Eish,coalition politics

Athol Trollip, mayor of the Nelson Mandela Bay metro.

The forlorn hope for 2019, that meaningful change will come to pass, is predicated on the ANC losing an outright majority in the National Assembly and more than one provincial legislature.

If that happens, the opposition may be able to cobble together workable coalitions which will permit the hard work of undoing the damage wrought by 10 years of a Zuma-led ANC government.

But, for that to happen, those coalitions must be workable, capable of governing, rather than dog-in-the-manger expedient arrangements designed to simply keep the ANC out of power.

Coalition politics by its very nature is fraught with complications. After all, if the protaginists in a coaltion were ideologically aligned, they would all be members of a single party.

Coalitions come into being on the premise that “the enemy of my enemy is my friend”, and perhaps the most extreme example in our politics, is the uneasy accord between the DA and the EFF in the Johannesburg, Tshwane and Nelson Mandela Bay Metro councils.

How on earth can one expect that two parties as ideologically divergent could possibly co-govern, without compromising their respective policy platforms?

In Johannesburg and Tshwane, the coalitions seem to be working despite the odd public spat between the partners, but in Nelson Mandela Bay the coalition is under threat of collapse.

Were it simply a matter of ideoligcal differences, it would perhaps make more sense, but the parties to the unseemly spat – the DA and the UDM – are as closely aligned ideologically as one can get without merging into a single party.

Without delving into the merits of the the case from either side – allegations of corruption, fraud, mismanagement, brinkmanship, arrogance, voting with the opposition, the list goes on – what is really at stake is the political stability of the Nelson Mandela Bay metro.

As fragile as the coalition has been, it has managed to do what it was elected to do – deliver services – which is at the heart of the co-governance agreement.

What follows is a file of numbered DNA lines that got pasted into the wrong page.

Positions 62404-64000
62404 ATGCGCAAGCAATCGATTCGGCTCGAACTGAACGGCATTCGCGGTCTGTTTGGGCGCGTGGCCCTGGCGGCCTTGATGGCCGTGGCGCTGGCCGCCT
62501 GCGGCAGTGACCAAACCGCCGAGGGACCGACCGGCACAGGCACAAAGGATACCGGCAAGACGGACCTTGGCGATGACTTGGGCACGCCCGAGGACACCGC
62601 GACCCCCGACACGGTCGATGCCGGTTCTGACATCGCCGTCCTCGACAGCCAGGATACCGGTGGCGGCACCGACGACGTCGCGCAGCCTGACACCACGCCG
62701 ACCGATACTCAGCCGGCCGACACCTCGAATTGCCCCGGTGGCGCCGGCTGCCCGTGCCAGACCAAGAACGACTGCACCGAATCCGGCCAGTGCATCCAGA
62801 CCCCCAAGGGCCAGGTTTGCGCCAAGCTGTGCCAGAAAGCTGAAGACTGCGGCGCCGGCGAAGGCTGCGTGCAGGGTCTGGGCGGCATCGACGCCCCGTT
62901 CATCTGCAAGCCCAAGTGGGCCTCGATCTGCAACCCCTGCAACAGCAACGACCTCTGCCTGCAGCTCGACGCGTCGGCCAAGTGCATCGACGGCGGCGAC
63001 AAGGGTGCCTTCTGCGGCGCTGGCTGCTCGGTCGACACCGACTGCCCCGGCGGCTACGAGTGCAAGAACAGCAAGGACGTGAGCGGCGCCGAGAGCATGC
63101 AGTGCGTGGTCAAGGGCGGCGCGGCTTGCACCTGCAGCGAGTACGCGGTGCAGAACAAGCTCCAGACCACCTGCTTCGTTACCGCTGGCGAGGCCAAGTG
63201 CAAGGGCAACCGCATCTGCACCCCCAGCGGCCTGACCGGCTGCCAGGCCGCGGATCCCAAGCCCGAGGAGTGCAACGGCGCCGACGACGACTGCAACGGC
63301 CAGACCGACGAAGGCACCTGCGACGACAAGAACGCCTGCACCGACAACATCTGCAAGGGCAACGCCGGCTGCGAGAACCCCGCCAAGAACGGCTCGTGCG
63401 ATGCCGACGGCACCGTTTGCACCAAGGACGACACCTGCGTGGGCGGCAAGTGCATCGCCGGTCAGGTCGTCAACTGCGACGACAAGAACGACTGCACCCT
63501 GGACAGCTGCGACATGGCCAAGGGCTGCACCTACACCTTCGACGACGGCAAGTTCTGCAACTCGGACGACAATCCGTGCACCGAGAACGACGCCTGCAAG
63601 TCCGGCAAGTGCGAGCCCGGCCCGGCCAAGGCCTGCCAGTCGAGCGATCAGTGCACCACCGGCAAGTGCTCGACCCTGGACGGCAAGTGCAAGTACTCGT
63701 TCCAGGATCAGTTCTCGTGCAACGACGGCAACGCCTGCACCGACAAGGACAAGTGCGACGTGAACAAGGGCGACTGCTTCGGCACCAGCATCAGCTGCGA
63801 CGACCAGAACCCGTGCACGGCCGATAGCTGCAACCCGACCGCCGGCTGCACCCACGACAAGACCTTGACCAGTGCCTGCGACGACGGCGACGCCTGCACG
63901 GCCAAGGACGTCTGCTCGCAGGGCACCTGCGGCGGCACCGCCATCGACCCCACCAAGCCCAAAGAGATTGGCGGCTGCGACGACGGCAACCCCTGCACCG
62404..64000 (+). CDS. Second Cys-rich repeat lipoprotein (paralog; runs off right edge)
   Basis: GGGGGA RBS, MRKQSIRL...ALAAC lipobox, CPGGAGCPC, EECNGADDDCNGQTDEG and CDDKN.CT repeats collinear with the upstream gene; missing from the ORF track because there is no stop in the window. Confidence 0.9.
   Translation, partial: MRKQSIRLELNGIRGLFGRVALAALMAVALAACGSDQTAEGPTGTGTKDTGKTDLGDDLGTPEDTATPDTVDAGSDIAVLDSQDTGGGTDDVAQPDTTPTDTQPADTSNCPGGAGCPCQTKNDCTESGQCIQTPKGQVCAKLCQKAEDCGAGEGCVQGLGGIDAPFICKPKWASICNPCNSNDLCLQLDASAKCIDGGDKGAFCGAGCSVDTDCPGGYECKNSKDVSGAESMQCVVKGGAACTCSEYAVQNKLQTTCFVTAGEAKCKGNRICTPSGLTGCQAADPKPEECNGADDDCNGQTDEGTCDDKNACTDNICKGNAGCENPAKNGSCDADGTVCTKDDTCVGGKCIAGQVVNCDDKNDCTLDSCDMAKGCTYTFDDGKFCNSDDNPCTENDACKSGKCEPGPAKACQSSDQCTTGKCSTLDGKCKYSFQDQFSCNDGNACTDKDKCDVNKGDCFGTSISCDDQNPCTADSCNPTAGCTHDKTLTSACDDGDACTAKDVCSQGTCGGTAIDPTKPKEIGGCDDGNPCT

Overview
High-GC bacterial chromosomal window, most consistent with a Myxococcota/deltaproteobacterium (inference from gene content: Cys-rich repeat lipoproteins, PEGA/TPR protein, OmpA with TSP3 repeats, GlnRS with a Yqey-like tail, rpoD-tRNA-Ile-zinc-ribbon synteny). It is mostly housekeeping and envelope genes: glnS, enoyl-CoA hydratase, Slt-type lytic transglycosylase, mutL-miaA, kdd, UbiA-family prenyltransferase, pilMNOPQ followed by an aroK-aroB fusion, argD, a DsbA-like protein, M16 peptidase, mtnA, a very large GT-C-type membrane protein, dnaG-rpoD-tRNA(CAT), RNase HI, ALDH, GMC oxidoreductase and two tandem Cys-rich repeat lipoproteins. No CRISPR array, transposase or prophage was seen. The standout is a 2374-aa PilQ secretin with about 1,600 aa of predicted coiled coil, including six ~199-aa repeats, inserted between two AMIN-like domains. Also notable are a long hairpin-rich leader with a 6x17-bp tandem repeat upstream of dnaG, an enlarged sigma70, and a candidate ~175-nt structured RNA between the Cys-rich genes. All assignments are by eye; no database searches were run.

That capacity is now under threat, for if the UDM pulls out of the alliance, there is no certainty that what remains of the coalition can retain control of the metro.

Such is the nature of our politics, that if the ANC regains control of the metro, a slew of axings from key positions in the administration would follow, as coalition-appointed officials are replaced by ANC deployees.

The citizens of Nelson Mandela Bay metro would pay the price in discontinuity of service delivery, as the new administration implements its own policy agenda.

It would be easy to argue in favour of the ultilitarian calculus, as postulated by Jeremy Bentham, that the greater good for the greater number ought to inform the deliberations of the coalition partners in Nelson Mandela Bay as they bicker, but that would amount to maintaining the staus quo – perpetuating an unworkable coalition by papering over the chasms that exist between the warring parties.

With 2019 looming, the very nature of coalition politics is on trial.

If the DA and the UDM cannot muster the political maturity needed to resolve their differences and get the co-governance agreements back on track, what might be the impact on the other two opposition coalitions in Johannesburg and Tshwane?

If these accords also unravel, the prospects for workable opposition coalitions at national and provincial level after the 2019 election recede, if the ANC polls less than 50% plus one, ushering in the dispiriting prospect of ANC-led coalitions instead.